Carsten Knobel has been the head of Henkel for half a week. Since Wednesday he has been able to feel like the “King of Persil”, the “Kaiser von Pritt” or the ruler of a few hundred other brands from the cosmetics, adhesives and cleanliness industries. What is his favorite product? Carsten Knobel doesn't hesitate for a second: “Taft Wet Gel. I use that every day. ”The hair that is gelled back is a trademark of the man who was previously known primarily to bankers and analysts. For several years he was CFO of the Henkel Group, at the turn of the year he was promoted to head of the whole; His predecessor Hans Van Bylen, a Belgian, was given a halfway face-saving goodbye before Christmas, although it was clear that the separation was less voluntary than officially announced.

Anyone who has ever believed in the "ideal world" attitude of family businesses, got a few illusions poorer in 2019.

Ironically, Henkel and BMW, the two traditional groups dominated by families, have fired their bosses.

Both times the managers were not to blame for personal misconduct.

But there was a lack of profit and economic success.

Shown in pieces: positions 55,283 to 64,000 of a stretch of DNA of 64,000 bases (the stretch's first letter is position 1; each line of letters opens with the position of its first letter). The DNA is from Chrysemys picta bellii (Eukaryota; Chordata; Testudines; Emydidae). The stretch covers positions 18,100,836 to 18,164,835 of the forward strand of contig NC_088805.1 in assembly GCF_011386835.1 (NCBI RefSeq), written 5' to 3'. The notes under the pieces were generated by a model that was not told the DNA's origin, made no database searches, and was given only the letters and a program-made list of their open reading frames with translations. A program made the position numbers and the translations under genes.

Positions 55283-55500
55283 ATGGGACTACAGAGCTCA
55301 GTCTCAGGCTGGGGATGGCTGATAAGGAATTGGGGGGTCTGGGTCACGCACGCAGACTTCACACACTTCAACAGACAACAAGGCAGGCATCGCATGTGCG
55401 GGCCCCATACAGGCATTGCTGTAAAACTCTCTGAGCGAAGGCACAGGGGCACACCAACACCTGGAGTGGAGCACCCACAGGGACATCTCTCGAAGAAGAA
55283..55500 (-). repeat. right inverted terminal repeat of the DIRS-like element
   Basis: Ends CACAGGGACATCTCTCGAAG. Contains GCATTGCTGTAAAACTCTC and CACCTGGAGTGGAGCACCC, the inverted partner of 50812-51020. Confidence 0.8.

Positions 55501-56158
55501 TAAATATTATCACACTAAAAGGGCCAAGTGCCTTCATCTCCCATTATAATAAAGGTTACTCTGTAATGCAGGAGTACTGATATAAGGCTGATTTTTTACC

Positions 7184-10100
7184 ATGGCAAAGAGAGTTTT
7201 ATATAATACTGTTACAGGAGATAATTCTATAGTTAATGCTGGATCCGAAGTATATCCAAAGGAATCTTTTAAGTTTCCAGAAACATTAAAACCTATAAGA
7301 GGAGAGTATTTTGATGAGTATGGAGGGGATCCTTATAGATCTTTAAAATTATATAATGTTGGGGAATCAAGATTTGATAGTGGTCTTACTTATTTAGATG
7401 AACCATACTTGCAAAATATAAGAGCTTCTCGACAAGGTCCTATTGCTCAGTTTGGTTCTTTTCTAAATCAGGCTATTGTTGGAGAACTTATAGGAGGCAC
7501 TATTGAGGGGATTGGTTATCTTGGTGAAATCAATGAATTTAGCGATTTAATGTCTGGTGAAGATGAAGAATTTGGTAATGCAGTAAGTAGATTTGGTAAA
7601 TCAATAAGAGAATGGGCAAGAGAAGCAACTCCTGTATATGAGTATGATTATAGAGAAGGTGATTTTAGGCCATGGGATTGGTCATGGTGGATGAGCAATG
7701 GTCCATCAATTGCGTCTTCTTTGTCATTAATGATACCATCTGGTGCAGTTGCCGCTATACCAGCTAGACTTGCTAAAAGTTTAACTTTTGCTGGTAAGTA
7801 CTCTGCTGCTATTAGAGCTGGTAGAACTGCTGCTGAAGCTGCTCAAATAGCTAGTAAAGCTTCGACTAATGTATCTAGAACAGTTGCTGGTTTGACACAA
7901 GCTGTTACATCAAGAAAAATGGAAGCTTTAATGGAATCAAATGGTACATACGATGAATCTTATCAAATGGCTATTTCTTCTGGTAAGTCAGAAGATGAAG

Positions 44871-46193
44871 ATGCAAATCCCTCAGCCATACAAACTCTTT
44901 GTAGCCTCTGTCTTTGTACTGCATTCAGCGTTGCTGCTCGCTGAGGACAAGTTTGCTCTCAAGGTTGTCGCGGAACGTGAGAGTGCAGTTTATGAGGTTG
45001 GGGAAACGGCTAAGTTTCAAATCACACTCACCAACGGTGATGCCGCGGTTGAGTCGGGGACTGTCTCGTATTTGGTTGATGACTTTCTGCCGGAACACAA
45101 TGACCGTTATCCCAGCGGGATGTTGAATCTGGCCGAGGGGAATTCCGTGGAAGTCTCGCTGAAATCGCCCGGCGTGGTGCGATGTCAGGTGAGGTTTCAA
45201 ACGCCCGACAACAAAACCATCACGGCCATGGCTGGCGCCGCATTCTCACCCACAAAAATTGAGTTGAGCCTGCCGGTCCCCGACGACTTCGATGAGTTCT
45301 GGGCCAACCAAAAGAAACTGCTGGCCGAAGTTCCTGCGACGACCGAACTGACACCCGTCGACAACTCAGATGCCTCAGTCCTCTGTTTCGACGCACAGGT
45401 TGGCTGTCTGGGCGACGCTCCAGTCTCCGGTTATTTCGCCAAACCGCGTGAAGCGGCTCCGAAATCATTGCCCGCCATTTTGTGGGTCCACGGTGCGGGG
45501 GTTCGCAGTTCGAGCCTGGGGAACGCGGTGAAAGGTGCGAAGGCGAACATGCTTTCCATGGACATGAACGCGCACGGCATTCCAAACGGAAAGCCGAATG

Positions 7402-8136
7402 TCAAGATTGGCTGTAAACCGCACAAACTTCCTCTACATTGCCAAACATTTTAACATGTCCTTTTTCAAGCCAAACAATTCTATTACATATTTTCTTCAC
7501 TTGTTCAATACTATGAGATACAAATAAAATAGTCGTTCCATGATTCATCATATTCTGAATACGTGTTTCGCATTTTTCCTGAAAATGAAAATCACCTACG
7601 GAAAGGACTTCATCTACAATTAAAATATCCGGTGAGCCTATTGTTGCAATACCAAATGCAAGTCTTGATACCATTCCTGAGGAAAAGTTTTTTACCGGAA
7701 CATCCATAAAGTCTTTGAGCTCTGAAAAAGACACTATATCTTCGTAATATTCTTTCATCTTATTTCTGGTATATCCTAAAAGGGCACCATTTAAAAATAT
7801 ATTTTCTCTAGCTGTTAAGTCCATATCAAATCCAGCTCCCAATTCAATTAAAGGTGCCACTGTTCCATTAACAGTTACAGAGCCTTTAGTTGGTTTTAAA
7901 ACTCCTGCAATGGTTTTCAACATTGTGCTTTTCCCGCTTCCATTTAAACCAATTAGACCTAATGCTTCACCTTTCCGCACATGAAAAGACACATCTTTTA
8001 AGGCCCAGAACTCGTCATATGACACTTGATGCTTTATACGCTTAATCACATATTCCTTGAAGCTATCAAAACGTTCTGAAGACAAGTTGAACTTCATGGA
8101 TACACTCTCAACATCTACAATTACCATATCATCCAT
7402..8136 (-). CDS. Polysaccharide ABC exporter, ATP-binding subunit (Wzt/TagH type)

No, don't get it wrong: BMW and Henkel are not restructuring cases, both groups are doing relatively well.

But things could always go better.

Above all, however, the owners were tormented by fear: Will their top employee take out everything that is in the business?

Is it enough to look at least as good tomorrow?

"Sometimes Knobel is more serious than he really is"

The Quandt siblings (in the case of BMW) and the extended Henkel family, represented by the leader Simone Bagel-Trah, found that it was not enough. There has to be a change, a new impulse. And, unsentimental as it is in business life, there is always a hungry manager in the second row who steps in when the CEO fails. Oliver Zipse is the name of the newcomer at BMW, Carsten Knobel at Henkel. They both spent their entire professional life in their respective corporations. Knobel is celebrating its 25th Henkel anniversary this year. Companions say that he has the ear of the family. He is described as quick in the head and ambitious, as well connected and capable of biting irony. “He also uses his humor to intimidate people,” says one. "Sometimes he acts more seriously than he really is."

So what kind of person is this Carsten Knobel? Born in January 1969 in Marburg, he grew up sheltered as an only child, a few kilometers outside the university town, in a town in northern Hesse called Stadtallendorf. The parents are employees, there was no chauffeur waiting in front of a factory owner's villa. “Down to earth” is the word that the Henkel boss thinks of the milieu today. “That's how I grew up, that's how I see myself to this day, and that's what I want to convey to my children.” Son and daughter are now teenagers, and the debates at Knobel's kitchen table are typical of their age.